I had the privilege of attending my friends Joe and Quy’s wedding last weekend in Phan Thiet, a small city along the coast of Vietnam. Having never been to a wedding before, I wasn’t sure what to expect. After attending, however, I can say that I’m looking forward to the next wedding I’m invited to!
I met Joe when I was taking the CELTA and we were both training to become teachers. Afterwards, he moved to Phan Thiet to be with his fiance while I stayed here in Ho Chi Minh City. As the months passed, our CELTA group talked less and less.
About a month ago, however, Joe revived our CELTA group by inviting us all to his wedding. Three of us were able to make it, and we met at the train station early Sunday morning to travel to Phan Thiet together. (Side note: the train was AMAZING, and I highly recommend it over the night bus!)
We spent Sunday afternoon catching up, and Sunday evening we headed to the wedding, which we thought was supposed to start at 5:30pm. When we arrived at 5:15, though, we were the only ones there. Nobody else showed up until closer to 6:00!
The whole ceremony was more like a reception at a Western wedding. You entered the venue and went down the table showing pictures of the bride and groom, dropping off your presents and signing a guest book. The bride and groom were waiting at the end in front of a backdrop, in which a photographer took a picture of them with each guest. We were then led to a table and waited for everyone else to arrive.
The ceremony opened with a dance group performing on stage, dressed in all white and dancing to a love song. When it was over, Quy was accompanied down the aisle by her father to Joe, and then all of the parents entered. The mothers walked down the aisle together, followed by their husbands. The entire family stood on stage and each male said thank you to the guests for coming and sharing this day with them and their families. Since this was a Western-Vietnamese wedding, there was a translation provided after each speech for the members of the audience of the other language.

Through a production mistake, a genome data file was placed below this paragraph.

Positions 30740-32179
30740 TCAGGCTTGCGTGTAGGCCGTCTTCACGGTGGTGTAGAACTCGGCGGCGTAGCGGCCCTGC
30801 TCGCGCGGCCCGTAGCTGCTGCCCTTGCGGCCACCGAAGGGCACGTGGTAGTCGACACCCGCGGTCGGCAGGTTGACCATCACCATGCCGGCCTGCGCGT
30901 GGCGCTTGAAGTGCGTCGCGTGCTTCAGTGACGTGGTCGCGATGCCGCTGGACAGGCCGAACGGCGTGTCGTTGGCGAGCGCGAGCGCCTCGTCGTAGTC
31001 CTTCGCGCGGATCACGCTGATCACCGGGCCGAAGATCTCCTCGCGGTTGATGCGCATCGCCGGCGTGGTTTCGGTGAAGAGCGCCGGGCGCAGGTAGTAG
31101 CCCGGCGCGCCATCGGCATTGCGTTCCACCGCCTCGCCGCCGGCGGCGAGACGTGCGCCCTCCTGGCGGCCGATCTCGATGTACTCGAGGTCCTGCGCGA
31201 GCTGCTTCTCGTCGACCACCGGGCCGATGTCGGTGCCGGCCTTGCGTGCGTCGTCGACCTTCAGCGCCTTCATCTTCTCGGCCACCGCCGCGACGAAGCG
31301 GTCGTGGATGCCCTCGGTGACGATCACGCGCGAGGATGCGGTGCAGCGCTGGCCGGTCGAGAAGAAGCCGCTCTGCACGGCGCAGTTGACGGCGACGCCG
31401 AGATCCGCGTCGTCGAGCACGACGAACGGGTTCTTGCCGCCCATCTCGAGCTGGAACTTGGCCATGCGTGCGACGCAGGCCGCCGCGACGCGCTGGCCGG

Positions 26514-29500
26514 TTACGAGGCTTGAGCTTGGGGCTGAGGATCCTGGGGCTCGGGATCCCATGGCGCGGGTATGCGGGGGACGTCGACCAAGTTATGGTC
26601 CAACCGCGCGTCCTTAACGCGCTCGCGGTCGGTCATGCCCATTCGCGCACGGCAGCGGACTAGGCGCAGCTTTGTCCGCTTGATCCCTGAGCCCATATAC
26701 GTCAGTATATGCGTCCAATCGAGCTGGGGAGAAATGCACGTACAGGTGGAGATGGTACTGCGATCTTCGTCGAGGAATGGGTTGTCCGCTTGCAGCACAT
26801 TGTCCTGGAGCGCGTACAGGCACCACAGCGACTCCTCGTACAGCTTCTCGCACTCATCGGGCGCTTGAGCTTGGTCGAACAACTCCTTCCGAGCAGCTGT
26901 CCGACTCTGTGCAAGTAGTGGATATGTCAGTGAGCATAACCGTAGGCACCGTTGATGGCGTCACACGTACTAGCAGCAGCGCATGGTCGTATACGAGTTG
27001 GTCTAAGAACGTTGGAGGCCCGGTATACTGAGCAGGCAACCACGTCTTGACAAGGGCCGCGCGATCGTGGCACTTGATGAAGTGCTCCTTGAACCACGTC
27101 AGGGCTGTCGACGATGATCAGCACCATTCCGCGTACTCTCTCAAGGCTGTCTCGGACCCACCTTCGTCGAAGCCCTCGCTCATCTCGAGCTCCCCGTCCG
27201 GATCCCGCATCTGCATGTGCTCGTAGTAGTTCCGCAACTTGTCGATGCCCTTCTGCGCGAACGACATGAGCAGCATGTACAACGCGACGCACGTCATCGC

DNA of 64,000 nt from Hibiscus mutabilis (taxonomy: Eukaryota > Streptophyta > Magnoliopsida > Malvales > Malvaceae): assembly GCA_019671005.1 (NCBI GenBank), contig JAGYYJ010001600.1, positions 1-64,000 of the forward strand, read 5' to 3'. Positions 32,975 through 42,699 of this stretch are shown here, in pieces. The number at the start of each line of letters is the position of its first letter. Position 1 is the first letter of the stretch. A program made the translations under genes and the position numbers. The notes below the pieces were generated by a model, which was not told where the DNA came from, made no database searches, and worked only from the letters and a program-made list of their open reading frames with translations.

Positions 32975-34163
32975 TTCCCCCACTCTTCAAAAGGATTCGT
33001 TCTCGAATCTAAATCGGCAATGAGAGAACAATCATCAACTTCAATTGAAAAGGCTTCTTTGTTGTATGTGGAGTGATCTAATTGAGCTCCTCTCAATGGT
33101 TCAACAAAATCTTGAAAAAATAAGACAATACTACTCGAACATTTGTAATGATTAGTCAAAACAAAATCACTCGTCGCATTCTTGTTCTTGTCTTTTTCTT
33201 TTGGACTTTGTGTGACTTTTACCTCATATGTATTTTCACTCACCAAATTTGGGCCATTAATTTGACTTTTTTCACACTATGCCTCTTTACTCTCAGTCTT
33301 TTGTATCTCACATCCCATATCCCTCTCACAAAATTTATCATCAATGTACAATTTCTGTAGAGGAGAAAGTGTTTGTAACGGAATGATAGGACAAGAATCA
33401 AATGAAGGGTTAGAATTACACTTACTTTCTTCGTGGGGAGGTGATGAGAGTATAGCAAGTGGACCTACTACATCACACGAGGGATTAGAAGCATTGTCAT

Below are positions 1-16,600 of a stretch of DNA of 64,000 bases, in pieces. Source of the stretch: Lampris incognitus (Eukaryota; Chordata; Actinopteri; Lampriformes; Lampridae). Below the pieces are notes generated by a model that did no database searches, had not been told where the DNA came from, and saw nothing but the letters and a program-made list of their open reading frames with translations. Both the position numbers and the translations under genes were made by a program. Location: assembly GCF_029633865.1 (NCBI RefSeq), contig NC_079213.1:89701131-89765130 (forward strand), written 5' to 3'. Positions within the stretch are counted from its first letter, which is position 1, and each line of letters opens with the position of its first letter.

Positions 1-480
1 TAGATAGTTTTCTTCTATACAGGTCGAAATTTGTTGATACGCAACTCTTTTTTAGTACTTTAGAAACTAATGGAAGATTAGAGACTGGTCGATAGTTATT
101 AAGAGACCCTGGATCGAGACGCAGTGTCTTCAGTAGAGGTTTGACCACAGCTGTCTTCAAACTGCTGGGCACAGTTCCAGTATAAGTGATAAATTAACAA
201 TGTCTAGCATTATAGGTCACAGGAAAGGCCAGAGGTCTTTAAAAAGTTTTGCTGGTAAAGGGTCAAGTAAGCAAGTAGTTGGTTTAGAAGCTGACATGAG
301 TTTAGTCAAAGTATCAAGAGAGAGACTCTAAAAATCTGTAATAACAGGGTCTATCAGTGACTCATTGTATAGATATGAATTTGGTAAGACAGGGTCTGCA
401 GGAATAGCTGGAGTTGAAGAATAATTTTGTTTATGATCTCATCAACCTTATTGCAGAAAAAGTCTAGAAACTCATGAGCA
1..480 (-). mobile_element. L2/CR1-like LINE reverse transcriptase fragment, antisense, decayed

Food was immediately served and a band began to play music, although no one was dancing. At one point it rained, and we were rushed inside to stay dry. As I took my beer glass from the table, I ran into 8 Vietnamese men who had saved not only their beer from the rain but also their food. They saw I had done something similar and invited me to join them, and I spent the rest of the night with them, eating and drinking everything they gave me. We tried to speak Vietnamese with each other, but they were a little too drunk for me to understand!
The band slowly gave way to some karaoke performances, but at that point I was having too much fun with these old men who kept putting food on my plate and trying to ask me questions to pay much attention to anything else. Although I really like the friends I came to the wedding with, getting away from them and joining a table of Vietnamese people finally made me feel like I was at a proper Vietnamese wedding.
The entire wedding was short. After 2 or 2.5 hours all of the guests left, and the only people remaining were us foreigners, who were a little confused as to why it was so short. We sat with the newly wed’s families, talking and drinking some more, before heading to the beach to celebrate their marriage.
We weren’t quite ready to finish the party, so around midnight we called a taxi and headed to karaoke to keep up the celebrations. We all sang, laughed, and had a good time before heading back to our hotels and calling it a night. Thanks for the invite Joe and Quy, and congratulations!